White House Press Secretary Jay Carney pushed back Tuesday against reports that the Obama administration knew millions of Americans would lose their health care plans under the Affordable Care Act, despite promising that people could keep their insurance if wanted to do so.
“What were talking about here is the five percent of the country who currently purchase insurance on the individual market,” Carney said in a press briefing, calling the individual market an under-regulated “Wild West.”
He went on to explain that insurance policies dating from before the passage of the health care law are “grandfathered in.” Policy holders could retain those grandfathered plans forever if they so chose, Carney said — unless the policy holder dropped the plan of their own will, or “the insurance company threw you off.” In those cases, he said, the policies adopted after the health care law’s passage would be held to minimum standards of coverage.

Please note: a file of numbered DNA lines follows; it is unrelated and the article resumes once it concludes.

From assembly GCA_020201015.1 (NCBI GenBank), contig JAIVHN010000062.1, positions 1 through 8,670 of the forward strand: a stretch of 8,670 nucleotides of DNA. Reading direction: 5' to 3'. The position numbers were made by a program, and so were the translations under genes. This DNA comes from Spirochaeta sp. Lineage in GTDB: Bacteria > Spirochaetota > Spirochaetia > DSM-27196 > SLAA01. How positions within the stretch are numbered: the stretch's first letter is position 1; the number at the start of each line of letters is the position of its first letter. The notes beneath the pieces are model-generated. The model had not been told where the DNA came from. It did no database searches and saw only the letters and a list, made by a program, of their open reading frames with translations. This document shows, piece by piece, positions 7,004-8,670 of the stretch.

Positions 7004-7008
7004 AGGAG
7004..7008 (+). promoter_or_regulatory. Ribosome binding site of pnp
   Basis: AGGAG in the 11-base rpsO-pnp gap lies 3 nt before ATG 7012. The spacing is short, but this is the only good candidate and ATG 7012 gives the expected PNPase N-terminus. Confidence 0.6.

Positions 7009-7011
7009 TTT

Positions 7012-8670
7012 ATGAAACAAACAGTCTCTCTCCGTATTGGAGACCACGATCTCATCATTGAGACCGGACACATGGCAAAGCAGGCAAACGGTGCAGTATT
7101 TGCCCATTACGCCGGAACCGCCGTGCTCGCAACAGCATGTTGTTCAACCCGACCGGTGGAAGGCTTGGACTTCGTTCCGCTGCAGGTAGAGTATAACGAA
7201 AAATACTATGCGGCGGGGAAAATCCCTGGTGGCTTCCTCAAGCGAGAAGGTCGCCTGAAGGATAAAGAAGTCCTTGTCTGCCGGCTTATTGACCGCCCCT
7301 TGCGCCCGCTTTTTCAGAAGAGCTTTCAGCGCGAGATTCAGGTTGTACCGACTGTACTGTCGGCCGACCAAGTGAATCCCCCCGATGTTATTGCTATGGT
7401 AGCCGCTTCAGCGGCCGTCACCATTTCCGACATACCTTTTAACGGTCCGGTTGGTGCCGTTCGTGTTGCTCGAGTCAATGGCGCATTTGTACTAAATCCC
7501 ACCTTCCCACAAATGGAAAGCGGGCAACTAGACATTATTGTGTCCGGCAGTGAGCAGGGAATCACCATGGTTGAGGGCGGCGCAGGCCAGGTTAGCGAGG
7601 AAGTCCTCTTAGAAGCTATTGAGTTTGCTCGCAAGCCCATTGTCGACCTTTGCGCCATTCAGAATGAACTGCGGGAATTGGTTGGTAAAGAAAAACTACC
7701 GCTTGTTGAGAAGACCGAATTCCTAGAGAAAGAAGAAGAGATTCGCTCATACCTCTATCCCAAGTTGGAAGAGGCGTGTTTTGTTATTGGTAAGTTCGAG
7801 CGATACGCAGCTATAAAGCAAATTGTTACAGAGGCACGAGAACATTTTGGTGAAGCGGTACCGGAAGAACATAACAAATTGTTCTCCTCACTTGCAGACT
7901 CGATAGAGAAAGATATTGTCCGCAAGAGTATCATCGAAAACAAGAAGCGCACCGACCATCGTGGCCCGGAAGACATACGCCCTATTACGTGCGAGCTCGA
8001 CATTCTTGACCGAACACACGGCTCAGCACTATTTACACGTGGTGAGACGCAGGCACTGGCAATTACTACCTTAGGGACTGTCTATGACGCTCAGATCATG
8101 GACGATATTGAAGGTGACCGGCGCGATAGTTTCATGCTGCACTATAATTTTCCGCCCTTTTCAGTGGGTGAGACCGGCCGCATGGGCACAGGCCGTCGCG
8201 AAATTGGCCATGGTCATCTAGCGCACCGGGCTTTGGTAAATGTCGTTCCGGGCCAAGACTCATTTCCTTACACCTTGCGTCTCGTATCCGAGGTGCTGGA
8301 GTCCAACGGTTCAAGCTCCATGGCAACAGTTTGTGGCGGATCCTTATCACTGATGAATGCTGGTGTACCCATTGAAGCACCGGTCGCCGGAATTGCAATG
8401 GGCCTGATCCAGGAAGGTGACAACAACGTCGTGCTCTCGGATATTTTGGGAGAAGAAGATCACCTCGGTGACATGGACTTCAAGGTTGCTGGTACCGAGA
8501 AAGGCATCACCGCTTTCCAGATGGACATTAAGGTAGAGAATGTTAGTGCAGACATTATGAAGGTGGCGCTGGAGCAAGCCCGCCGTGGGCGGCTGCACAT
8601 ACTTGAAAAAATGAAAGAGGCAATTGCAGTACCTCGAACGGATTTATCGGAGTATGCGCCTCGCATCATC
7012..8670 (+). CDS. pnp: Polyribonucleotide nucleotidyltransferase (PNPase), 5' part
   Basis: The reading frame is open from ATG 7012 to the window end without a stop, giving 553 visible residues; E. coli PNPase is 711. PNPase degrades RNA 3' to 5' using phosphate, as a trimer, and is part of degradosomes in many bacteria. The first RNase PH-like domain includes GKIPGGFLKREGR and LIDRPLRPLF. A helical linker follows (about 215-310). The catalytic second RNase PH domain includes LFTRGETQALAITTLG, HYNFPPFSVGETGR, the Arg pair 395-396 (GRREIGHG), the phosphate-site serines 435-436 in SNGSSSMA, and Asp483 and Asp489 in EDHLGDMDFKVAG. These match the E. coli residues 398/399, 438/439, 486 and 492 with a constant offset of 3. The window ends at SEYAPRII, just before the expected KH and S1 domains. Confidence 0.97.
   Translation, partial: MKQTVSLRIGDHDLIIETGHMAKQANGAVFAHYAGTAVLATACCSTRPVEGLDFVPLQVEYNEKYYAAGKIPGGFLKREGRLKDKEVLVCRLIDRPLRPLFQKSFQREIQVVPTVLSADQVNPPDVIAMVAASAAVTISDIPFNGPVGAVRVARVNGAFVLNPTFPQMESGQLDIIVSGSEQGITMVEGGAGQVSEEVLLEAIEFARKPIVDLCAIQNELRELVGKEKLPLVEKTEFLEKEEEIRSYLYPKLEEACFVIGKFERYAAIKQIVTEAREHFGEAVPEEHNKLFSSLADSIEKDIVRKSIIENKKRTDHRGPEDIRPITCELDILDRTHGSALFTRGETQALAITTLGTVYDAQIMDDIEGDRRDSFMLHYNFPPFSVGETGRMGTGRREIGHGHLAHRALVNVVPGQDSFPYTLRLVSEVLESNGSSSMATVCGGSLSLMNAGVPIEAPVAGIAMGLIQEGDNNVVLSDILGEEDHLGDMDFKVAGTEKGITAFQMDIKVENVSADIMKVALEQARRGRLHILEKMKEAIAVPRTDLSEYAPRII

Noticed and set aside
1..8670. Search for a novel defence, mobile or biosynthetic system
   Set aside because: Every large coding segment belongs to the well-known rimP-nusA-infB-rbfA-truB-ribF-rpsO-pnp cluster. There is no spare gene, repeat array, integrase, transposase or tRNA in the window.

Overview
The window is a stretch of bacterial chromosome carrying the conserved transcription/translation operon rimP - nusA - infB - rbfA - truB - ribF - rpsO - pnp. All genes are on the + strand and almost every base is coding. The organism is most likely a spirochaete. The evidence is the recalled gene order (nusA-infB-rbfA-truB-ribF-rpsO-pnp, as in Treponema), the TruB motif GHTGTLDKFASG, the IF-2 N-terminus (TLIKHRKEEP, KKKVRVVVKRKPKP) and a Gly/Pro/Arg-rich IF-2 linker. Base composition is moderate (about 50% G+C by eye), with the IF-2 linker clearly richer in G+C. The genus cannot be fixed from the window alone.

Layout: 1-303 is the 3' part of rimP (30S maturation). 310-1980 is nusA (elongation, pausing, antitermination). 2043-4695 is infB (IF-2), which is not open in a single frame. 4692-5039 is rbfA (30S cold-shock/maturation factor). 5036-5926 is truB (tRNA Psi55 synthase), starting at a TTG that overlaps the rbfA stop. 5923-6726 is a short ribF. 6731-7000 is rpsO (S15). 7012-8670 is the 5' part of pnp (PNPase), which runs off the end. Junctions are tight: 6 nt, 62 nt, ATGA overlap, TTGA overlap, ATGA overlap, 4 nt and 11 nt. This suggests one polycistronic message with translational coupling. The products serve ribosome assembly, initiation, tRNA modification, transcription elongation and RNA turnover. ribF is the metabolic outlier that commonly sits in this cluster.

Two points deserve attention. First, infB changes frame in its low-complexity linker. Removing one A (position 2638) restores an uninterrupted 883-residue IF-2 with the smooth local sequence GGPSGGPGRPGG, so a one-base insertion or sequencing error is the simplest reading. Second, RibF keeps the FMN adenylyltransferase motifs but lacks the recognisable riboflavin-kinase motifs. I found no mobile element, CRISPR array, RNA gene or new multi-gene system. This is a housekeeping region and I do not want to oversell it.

Bottom line, Carney clarified, people who were on a plan when the Affordable Care Act was signed into law and haven’t since dropped or been removed from it “can keep that plan if they so choose.”
Republicans on Tuesday accused President Barack Obama of breaking a campaign promise that “if you like your insurance plan, you will keep it,” after reports emerged that insurers were sending cancellation notices for plans that didn’t meet minimum ACA requirements.